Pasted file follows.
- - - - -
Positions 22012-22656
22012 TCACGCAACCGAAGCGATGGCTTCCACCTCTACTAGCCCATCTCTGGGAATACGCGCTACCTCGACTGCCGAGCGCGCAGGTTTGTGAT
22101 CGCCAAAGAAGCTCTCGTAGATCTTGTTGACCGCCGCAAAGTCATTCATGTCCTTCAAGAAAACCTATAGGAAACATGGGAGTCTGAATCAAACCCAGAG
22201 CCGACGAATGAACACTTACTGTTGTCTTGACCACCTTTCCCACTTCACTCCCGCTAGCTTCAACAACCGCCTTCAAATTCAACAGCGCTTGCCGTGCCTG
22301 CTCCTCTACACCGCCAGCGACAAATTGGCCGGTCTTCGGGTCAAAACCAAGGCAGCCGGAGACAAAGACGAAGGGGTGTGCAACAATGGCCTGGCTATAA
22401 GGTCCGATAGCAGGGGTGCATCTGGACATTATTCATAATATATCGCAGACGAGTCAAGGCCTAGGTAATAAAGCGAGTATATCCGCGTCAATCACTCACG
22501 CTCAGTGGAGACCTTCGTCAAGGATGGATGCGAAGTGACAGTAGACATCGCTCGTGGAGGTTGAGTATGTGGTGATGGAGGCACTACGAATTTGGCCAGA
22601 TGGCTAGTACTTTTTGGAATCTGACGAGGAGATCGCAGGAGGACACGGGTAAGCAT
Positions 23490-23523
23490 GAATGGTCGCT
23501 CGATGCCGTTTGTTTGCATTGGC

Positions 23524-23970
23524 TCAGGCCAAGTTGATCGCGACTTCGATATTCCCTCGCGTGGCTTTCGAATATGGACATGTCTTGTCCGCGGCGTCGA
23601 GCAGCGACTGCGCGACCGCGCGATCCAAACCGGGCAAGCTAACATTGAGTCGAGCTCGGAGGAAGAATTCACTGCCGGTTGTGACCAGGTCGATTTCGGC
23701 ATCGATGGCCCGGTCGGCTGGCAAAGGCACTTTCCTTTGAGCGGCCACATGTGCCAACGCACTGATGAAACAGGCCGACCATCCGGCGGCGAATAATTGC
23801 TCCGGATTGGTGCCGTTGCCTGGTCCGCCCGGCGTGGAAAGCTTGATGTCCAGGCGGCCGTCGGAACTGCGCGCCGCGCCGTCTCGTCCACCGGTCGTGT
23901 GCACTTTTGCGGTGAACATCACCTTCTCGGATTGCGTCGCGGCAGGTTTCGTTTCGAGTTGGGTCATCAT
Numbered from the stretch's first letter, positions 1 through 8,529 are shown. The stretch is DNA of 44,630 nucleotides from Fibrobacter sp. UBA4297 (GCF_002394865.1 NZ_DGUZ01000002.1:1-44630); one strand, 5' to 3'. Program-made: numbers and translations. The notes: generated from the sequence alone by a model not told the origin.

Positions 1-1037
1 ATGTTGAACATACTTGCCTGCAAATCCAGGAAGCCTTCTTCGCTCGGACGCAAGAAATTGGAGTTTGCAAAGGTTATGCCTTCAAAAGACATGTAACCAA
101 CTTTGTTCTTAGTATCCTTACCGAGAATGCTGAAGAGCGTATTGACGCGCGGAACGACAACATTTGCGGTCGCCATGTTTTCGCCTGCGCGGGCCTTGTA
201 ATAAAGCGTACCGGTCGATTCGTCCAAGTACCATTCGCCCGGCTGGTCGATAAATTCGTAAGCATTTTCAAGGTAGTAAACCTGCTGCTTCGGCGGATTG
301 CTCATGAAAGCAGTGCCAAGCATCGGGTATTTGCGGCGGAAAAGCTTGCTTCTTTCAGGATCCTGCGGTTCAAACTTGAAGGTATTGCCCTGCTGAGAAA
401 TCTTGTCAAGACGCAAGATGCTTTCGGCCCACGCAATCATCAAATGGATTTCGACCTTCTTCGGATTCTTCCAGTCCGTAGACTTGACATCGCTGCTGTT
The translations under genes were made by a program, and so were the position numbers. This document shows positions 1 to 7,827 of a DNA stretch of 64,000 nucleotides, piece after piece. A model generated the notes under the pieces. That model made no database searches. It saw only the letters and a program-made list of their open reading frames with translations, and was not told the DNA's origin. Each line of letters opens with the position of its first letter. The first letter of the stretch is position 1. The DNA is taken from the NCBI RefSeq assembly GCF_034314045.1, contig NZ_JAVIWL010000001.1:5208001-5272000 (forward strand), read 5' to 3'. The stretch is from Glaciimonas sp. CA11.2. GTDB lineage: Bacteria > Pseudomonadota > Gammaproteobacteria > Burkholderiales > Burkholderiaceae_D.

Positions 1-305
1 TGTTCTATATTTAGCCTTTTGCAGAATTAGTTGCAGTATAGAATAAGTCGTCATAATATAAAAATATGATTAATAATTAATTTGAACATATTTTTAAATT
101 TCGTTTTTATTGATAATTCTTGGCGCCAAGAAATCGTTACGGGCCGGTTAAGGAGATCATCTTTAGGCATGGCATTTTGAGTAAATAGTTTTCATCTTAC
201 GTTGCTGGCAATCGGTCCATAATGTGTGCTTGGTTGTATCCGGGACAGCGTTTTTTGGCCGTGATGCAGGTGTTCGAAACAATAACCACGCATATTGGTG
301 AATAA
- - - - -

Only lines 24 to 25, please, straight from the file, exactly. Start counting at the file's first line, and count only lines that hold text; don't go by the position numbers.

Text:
401 TCTTGTCAAGACGCAAGATGCTTTCGGCCCACGCAATCATCAAATGGATTTCGACCTTCTTCGGATTCTTCCAGTCCGTAGACTTGACATCGCTGCTGTT
The translations under genes were made by a program, and so were the position numbers. This document shows positions 1 to 7,827 of a DNA stretch of 64,000 nucleotides, piece after piece. A model generated the notes under the pieces. That model made no database searches. It saw only the letters and a program-made list of their open reading frames with translations, and was not told the DNA's origin. Each line of letters opens with the position of its first letter. The first letter of the stretch is position 1. The DNA is taken from the NCBI RefSeq assembly GCF_034314045.1, contig NZ_JAVIWL010000001.1:5208001-5272000 (forward strand), read 5' to 3'. The stretch is from Glaciimonas sp. CA11.2. GTDB lineage: Bacteria > Pseudomonadota > Gammaproteobacteria > Burkholderiales > Burkholderiaceae_D.